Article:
Flint, Michigan: A City in Troubled Water

The residents of Flint, Michigan are no strangers to hardship. In the past three decades, auto plants have closed, the population has plunged, violent crime has spiked, and poverty rates have reached 40%. But in recent months, the blue-collar city north of Detroit has hit a new low. Lead has contaminated the city’s water supply, leading to widespread poisoning and a state of emergency.

The crisis originated in 2011. After years of economic decline, the city was “so broke that it was taken into state receivership”. Michigan Governor Rick Snyder promptly ousted the mayor and city council and appointed a series of emergency managers to govern and reduce costs. In 2013, one manager decided to switch Flint’s water source from the Detroit Water and Sewerage Department to the new Karegnondi Water Authority (both draw from Lake Huron). But as the connecting pipes were not yet built, he ordered officials to temporarily pump from the Flint River – at a projected savings of $1 million/year. Flint River water began chugging through city pipes in April 2014.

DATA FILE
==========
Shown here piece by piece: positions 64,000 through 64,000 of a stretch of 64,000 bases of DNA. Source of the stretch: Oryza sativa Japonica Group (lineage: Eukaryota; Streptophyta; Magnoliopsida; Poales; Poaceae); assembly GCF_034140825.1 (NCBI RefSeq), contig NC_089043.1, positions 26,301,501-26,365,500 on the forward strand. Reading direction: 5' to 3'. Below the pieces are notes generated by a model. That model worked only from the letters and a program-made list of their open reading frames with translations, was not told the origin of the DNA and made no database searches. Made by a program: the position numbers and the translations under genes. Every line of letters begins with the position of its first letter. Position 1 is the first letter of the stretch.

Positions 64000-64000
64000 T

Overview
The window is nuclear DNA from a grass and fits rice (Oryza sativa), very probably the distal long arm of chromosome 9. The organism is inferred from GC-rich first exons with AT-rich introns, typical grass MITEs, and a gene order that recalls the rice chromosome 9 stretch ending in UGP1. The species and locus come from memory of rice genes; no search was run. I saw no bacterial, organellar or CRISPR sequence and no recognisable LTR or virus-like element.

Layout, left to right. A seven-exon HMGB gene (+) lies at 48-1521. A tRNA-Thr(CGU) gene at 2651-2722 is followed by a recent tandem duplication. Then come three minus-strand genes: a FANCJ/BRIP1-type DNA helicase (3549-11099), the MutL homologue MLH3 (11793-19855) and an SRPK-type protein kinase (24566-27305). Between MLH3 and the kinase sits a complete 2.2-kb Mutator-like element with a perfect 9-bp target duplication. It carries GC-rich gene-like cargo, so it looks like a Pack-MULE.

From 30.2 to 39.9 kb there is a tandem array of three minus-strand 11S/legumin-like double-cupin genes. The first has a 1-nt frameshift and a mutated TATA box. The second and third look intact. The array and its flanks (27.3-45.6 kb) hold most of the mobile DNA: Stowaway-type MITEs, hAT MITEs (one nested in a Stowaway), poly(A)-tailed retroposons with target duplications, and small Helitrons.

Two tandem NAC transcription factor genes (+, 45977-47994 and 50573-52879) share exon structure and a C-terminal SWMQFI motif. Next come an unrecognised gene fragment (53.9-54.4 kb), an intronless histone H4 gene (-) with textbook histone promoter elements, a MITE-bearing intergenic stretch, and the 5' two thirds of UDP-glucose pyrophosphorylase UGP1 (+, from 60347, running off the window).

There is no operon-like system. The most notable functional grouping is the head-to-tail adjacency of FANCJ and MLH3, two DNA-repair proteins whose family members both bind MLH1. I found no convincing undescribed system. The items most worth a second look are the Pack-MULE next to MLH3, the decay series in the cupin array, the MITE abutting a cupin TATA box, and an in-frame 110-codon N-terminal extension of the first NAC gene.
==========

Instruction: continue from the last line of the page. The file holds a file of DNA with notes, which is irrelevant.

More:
The Flint River is a “cesspool” tainted by farm runoff, sewage, and decades of industrial effluent. To make matters worse, the river’s water is highly corrosive to lead (19 times more than Detroit water!). Yet the state refused to add a required anticorrosive element, costing just $9000. As a result, the water corroded lead throughout the system, including lead pipelines connecting homes to city water mains and lead solder used to fuse copper pipes. This lead then leached into Flint’s water supply.

Almost immediately, residents complained about the cloudiness, colour, taste and smell of the city’s water. However, the effects were more than cosmetic. Many reported that the water was “making them sick”, causing rashes, hair loss, headaches, eye irritations, and other health problems. After a flood of warning signs, the city council called on the emergency manager to switch Flint back to Lake Huron water in January 2015. But the calls went ignored. [Outrageously, only GM received a “special hook-up to clean water” after car parts showed corrosion].